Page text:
ST. PAUL — Severe flood damage to Highway 210 will keep Jay Cooke State Park closed for the time being, according to the Minnesota Department of Natural Resources (DNR).
Highway 210, which provides the only vehicle access to the park, is impassable due to mudslides and large washed-out sections.
Damage to the campground and park buildings was minimal and no one was hurt, but the park’s iconic swinging bridge over the St. Louis River is severely damaged, and water and sewer service remain unavailable.
The DNR urges people not to go near Jay Cooke State Park and other closed parks and trails, because conditions are unsafe.
Those curious about flood damage are advised instead to view the photos online at www.mndnr.gov .
High water conditions at lakes and fast currents on rivers also present hazards, so visitors should be particularly cautious around water.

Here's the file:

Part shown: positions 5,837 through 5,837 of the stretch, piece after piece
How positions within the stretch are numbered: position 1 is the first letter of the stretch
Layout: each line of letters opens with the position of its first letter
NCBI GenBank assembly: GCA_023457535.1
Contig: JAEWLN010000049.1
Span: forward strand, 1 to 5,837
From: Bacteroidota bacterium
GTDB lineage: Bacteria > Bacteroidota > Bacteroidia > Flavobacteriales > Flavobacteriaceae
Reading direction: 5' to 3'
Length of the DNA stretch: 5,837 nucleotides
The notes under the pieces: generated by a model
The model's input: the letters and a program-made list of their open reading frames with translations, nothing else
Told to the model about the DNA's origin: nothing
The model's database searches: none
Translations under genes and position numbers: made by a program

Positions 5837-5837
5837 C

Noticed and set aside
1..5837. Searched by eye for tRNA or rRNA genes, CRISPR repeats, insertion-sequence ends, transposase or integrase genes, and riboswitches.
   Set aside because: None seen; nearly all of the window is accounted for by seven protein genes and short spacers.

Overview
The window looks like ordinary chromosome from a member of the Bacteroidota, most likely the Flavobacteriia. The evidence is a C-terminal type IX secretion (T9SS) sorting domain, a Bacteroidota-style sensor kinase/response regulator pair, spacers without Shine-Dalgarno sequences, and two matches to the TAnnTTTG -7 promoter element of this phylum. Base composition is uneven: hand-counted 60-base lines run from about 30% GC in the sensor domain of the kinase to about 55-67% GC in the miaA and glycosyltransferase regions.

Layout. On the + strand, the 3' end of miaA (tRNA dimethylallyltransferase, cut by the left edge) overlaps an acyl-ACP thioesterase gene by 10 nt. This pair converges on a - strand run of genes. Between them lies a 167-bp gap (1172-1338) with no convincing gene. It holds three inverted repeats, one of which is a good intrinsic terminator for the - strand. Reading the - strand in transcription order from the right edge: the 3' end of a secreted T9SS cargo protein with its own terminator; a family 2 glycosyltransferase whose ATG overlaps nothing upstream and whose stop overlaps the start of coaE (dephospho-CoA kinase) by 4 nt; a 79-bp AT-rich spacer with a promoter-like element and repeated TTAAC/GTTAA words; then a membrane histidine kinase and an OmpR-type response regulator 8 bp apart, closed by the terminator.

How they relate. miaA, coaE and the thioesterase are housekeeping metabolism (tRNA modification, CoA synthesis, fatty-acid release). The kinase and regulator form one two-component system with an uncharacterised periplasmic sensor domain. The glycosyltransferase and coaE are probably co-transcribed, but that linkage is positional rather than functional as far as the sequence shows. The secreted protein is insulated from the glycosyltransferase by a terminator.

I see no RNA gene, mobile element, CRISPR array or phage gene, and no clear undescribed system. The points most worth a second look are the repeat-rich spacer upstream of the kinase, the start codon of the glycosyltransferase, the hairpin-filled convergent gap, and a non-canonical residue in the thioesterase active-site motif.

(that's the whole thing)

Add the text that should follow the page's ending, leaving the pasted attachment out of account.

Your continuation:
Trails along river banks or lake shores could be underwater, and the full extent of damage may not be known until water levels recede.
Other sites affected by the flooding include:
• Savanna Portage State Park, where the park is open for day use, and the campground, guesthouse and camper cabin will reopen on June 28.
• Moose Lake State Park, where the Agate and Geological Center is open, and the campground has fully reopened.
• Willard Munger State Trail, which remains closed from Carlton to Duluth until further notice.
• Cuyuna Country State Recreation Area, where the campground is open but mountain bike trails and Miner’s Mountain Road remain closed until further notice.
• The Soo Line and Blind Lake ATV trails in Aitkin County are closed until further notice, as are many other off-highway vehicle trails and public water accesses in the area.
All other Minnesota state parks along the North Shore—including Gooseberry Falls State Park, Split Rock Lighthouse State Park, Tettegouche State Park and five others — are open.
For updates on park and trail closures, visit mndnr.gov or call the DNR Information Center.